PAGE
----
Today in Supreme Court History

Today in Supreme Court History: May 17, 1954

|The Volokh Conspiracy |

5/17/1954: Brown v. Board of Education and Bolling v. Sharpe are decided.

 

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  1. Not hard to imagine what side the VC would be on if it was 1954 and blogged on Brown.

    1. If they traveled back in time and wanted to please a large batch of their more progressive students they could just ask the Court not to bother since the students are just going to want segregation again eventually and so this business is just a waste of time.

      1. Amos, do you think judicially-mandated school integration was a waste of time?

        I don’t agree with capt about the VC, but I would be interested in a poll of the comentariat on whether they agree with the finding in a number of seminal cases.

        Brown
        Lochner
        Martin v. Hunter’s Lessee
        Wickard (more for the lulz)
        Gonzales v. Raich
        Chadha
        Gideon v. Wainwright
        City of Boerne v. Flores

        1. Marbury
          McCulloch v. Maryland
          Mapp v. Ohio
          Miranda
          Korematsu
          West Coast Hotel v. Parrish
          AT&T Mobility v. Concepcion

        2. If its judicially mandated yes. People should be free to associate with who they wish without interference from the state for or against any ideal be it white paradise or rainbow utopia.

          1. We tried that. Turns out, that actually ends up with a less free society.

            1. Spartacus tried freeing slaves. Guess we should have just given up after that.

  2. Heaven help me, but I think Black children got a better education in the segregated schools than they do today. In terms of educational outcome — ability to read, write, do basic math and such, they did better then than today under our soft bigotry of low expectations.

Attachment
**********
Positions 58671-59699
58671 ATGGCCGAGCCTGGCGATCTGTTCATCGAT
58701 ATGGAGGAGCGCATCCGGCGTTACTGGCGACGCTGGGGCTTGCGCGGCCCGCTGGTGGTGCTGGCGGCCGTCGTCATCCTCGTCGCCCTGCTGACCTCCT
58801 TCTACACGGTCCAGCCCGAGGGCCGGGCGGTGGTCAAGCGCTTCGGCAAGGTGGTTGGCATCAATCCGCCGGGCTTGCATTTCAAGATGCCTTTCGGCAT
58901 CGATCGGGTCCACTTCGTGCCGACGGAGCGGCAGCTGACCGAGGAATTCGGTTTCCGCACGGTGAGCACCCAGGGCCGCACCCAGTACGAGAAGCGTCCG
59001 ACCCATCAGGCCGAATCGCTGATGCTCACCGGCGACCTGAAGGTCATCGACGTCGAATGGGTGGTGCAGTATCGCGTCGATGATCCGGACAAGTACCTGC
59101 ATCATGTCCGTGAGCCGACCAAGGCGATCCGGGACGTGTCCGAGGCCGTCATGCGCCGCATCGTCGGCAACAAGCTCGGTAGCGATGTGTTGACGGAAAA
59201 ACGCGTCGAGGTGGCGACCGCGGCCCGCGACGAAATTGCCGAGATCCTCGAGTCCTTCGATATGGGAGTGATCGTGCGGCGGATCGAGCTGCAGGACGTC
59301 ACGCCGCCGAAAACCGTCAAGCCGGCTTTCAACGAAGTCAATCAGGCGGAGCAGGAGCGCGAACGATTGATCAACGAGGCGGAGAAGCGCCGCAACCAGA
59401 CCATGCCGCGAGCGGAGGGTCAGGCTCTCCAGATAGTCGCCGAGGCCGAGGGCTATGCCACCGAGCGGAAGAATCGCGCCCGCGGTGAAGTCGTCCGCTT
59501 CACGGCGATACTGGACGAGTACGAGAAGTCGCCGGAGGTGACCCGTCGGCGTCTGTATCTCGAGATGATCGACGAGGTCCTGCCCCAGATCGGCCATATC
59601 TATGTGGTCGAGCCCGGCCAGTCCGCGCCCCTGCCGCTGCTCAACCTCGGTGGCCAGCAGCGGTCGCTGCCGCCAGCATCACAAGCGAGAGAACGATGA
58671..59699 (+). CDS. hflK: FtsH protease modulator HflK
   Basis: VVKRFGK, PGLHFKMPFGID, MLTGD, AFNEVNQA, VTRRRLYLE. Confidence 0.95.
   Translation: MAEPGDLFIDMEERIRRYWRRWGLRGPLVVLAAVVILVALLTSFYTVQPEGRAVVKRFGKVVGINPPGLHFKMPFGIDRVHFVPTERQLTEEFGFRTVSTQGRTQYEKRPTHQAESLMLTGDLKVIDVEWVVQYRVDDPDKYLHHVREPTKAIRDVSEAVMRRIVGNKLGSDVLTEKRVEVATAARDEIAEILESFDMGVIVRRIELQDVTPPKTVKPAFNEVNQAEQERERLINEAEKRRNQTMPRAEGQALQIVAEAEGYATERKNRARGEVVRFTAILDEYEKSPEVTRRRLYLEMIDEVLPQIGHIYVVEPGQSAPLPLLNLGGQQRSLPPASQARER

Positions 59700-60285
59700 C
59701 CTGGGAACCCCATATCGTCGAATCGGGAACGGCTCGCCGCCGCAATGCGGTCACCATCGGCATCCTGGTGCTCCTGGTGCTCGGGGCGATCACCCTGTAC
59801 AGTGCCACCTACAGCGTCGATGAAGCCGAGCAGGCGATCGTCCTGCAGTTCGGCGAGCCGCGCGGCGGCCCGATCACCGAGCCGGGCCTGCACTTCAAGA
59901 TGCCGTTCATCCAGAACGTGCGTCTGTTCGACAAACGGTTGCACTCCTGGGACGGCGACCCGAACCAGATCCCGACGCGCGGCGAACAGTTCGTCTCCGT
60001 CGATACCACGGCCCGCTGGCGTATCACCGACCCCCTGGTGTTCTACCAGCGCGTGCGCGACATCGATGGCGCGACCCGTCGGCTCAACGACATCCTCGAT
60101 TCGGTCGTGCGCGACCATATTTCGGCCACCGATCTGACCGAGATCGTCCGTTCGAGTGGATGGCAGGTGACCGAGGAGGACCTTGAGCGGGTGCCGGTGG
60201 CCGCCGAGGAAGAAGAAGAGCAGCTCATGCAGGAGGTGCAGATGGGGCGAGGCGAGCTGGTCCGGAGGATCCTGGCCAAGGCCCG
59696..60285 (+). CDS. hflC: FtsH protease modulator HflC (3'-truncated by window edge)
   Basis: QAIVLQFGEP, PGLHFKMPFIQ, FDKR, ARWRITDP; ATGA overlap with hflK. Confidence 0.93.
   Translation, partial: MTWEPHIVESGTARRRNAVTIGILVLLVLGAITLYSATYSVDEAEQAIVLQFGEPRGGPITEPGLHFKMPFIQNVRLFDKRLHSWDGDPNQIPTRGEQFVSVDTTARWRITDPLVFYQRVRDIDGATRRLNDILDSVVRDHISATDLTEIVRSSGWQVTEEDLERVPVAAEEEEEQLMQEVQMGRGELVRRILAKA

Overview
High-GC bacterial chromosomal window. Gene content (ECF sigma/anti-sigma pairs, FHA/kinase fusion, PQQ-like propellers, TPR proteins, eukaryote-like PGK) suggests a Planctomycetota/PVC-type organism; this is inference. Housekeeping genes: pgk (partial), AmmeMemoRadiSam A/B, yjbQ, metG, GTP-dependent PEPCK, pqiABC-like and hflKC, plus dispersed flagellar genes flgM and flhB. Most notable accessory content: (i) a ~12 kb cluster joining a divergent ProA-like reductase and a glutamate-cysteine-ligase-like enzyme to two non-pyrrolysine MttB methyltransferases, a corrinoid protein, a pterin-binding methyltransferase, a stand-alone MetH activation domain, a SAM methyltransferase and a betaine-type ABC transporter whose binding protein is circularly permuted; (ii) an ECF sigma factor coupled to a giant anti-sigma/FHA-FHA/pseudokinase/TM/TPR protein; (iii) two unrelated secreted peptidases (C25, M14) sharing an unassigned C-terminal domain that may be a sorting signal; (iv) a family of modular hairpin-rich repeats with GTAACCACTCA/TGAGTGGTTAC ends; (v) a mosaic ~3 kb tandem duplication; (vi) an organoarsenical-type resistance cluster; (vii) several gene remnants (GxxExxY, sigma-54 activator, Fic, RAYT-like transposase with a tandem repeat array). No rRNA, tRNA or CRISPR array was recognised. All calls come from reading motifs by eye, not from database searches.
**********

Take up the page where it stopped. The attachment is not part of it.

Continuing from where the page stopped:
1. Heaven help me, I am not shocked at where Ed – without actual data or evidence – comes down on this.

      1. I too think he’s wrong, but I don’t fuss abut his having no evidence while presenting no evidence of my own.

        1. You’re demanding evidence that black students are doing better now than the were pre-integration?! Even as you agree with me?

          The burden is on the guy challenging the status quo.

          1. That was a bit facile. But challenging Ed for lack of sources doesn’t mean I require sources of my own.

            2 seconds of Googling:
            https://nces.ed.gov/pubs78/78212.pdf

            In the North, we find that black graduates of predominantly white high schools are slightly more likely to attend college, and nearly twice as likely to be college juniors in three years, once differences attributable to social class and school district size have been removed. Apparently the important positive effect of attendance at a predominantly white high school is in reducing the college drop out rate for black alumni. We also found that black achieveiment test scores are noticeably higher in predominantly white schools. Once social class and district size-are controlled, we find that blacks in predominantly white schools score about one-half of a standard deviation higher than those in predominantly black schools. However, none of these differences appear in
            the South.

            As a bonus, it also addresses the assumed causality in nystateofmind’s post as potentially confounded.

            1. The problem with the necs (naep) data is that while they break it down on race and sex, they don’t on both. And for every Black male that goes to college, there are TWO Black females.

              And going to college does not mean graduating from it. Case in point is the University of the District of Columbia…